Tuesday, 24 July 2012

Solar Flares: What Does It Take to Be X-Class?

What Does It Take To Be An X Class Flare, 12th M-Class Flare From Sunspot 1515 Caused Temporary Radio Blackout. An R2 radio blackout can result in limited degradation of both high- and low-frequency radio communication and GPS signals 1 flare that peaked at 7:44 AM EDT on July 5, 2012. Early in the morning of July 5, 2012 there was an M6. 1 flare. This affects both high and low frequency radio waves alike. Radio blackouts are rated on a scale from R1 (minor) to R5 (extreme). The constant changes in the ionosphere change the paths of the radio waves as they move, thus degrading the information they carry. The image is shown in the 304 Angstrom wavelength, which is typically colorized in red. The Solar Dynamics Observatory (SDO) captured this image of the sun during an M6. Radio blackouts occur when the X-rays or extreme UV light from a flare disturb the layer of Earth's atmosphere known as the ionosphere, through which radio waves travel. This caused a moderate – classified as R2 on the National Oceanic and Atmospheric Administration's space weather scale – radio blackout that has since subsided. Active Region 1515 has now spit out 12 M-class flares since July 3. It peaked at 7:44 AM EDT.

The same region has also produced numerous coronal mass ejections or CMEs. They have been observed and modeled by NASA's Space Weather Center (SWC) and are thought to be moving relatively slowly, traveling between 300 and 600 miles per second. Since the active region itself is so southerly in the sun, CMEs from this region are generally unlikely to impact Earth.

The strongest flares are classified as X-class, while M-class flares are the second strongest classification. Classified as an M6.1, this latest flare is a little over half the size of the weakest X-class flares.

What Does It Take To Be An X Class Flare

The most powerful flare measured with modern methods was in 2003, during the last solar maximum, and it was so powerful that it overloaded the sensors measuring it. That means more flares will be coming, some small and some big enough to send their radiation all the way to Earth. So an X is ten times an M and 100 times a C. The number of solar flares increases approximately every 11 years, and the sun is currently moving towards another solar maximum, likely in 2013. Similar to the Richter scale for earthquakes, each letter represents a 10-fold increase in energy output. The Solar and Heliospheric Observatory (SOHO) spacecraft captured this image of a solar flare as it erupted from the sun early on Tuesday, October 28, 2003. Solar flares are classified according to their strength. These flares are often associated with solar magnetic storms known as coronal mass ejections (CMEs). The smallest ones are A-class, followed by B, C, M and X, the largest. And then come the X-class flares. The smallest ones are A-class (near background levels), followed by B, C, M and X. Within each letter class there is a finer scale from 1 to 9. M-class flares can cause brief radio blackouts at the poles and minor radiation storms that might endanger astronauts. C-class and smaller flares are too weak to noticeably affect Earth. The sensors cut out at X28 The biggest flares are known as "X-class flares" based on a classification system that divides solar flares according to their strength. Although X is the last letter, there are flares more than 10 times the power of an X1, so X-class flares can go higher than 9. Solar flares are giant explosions on the sun that send energy, light and high speed particles into space.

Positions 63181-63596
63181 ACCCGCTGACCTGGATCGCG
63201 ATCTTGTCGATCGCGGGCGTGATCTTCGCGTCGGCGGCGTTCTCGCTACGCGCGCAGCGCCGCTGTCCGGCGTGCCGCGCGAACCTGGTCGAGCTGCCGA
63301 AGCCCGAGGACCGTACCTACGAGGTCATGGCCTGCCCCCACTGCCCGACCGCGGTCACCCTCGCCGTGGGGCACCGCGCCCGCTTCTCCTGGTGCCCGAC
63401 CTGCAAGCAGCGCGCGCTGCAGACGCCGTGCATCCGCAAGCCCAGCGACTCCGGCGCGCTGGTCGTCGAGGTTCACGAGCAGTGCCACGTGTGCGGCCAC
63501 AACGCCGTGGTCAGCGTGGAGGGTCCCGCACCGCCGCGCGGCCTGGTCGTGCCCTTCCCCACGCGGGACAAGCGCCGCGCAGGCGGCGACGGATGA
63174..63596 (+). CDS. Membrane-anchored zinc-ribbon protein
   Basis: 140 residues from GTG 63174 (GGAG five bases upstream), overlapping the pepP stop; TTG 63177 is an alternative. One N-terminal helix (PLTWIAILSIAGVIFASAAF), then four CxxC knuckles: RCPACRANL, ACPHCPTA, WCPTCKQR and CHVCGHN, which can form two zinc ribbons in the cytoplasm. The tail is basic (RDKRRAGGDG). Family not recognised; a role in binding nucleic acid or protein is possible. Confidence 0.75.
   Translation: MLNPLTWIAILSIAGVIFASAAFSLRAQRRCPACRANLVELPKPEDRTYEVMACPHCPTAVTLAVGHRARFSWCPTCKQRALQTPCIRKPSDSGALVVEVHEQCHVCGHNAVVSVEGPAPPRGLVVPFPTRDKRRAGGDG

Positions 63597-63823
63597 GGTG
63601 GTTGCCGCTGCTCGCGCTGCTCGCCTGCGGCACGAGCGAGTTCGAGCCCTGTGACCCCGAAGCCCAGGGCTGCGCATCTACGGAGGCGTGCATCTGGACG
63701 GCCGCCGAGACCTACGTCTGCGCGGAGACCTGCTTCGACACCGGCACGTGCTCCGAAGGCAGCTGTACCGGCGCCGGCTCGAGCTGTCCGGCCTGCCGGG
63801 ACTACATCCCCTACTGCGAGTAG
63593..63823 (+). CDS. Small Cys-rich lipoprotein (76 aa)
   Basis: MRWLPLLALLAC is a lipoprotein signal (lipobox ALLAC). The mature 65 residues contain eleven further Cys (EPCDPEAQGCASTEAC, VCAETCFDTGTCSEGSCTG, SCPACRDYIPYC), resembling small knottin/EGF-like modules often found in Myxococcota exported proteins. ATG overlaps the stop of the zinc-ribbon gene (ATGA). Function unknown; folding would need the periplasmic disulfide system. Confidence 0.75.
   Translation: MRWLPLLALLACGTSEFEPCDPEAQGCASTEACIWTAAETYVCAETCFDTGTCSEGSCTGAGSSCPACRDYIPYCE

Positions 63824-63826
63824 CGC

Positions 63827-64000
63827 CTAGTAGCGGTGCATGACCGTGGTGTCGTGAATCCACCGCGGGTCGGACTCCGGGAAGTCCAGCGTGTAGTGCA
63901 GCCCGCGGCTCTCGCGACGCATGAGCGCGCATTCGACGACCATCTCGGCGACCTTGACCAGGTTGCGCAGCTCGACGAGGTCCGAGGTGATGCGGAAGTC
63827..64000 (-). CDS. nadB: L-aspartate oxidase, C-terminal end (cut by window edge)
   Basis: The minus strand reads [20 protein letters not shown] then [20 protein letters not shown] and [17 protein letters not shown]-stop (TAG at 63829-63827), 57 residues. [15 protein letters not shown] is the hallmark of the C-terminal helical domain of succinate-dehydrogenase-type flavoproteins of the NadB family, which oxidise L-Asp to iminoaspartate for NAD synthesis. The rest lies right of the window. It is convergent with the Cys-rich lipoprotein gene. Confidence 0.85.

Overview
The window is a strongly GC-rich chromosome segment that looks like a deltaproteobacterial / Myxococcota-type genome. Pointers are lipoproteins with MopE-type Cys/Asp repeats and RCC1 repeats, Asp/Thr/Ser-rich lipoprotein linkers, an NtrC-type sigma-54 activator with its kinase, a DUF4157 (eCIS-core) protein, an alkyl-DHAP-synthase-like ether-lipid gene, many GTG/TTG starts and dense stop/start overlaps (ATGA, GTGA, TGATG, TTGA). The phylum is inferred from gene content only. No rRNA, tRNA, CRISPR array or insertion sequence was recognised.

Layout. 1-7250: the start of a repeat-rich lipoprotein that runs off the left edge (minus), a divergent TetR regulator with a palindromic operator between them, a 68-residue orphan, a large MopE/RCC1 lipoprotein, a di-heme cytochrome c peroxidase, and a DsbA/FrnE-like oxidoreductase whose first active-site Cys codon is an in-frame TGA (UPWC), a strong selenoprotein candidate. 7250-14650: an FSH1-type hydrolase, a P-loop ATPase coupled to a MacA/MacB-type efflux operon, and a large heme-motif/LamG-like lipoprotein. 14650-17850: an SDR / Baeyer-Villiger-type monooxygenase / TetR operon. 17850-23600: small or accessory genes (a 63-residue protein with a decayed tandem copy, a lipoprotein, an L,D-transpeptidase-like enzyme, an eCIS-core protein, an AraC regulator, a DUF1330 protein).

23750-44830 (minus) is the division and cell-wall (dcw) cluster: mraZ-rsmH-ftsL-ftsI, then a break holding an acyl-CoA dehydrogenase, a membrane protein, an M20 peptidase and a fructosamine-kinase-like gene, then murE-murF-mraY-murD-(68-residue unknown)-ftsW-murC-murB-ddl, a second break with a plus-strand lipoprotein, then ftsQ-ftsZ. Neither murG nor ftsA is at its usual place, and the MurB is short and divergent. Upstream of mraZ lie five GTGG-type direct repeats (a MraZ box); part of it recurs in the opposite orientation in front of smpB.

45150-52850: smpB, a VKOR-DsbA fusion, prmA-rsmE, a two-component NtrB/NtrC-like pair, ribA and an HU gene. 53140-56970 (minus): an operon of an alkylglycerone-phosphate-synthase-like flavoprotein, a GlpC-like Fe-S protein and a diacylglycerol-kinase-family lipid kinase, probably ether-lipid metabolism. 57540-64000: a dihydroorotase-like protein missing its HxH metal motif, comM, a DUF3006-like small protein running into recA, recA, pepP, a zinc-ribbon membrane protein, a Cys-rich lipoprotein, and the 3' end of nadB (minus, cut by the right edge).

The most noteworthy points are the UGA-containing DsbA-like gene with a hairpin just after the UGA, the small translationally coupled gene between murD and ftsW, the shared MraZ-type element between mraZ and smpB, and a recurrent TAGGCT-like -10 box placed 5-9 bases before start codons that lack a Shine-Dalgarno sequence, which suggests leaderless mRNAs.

The biggest X-class flares are by far the largest explosions in the solar system and are awesome to watch. Loops tens of times the size of Earth leap up off the sun's surface when the sun's magnetic fields cross over each other and reconnect. In the biggest events, this reconnection process can produce as much energy as a billion hydrogen bombs.

If they're directed at Earth, such flares and associated CMEs can create long lasting radiation storms that can harm satellites, communications systems, and even ground-based technologies and power grids. X-class flares on December 5 and December 6, 2006, for example, triggered a CME that interfered with GPS signals being sent to ground-based receivers.

NASA and NOAA – as well as the US Air Force Weather Agency (AFWA) and others -- keep a constant watch on the sun to monitor for X-class flares and their associated magnetic storms. With advance warning many satellites and spacecraft can be protected from the worst effects.

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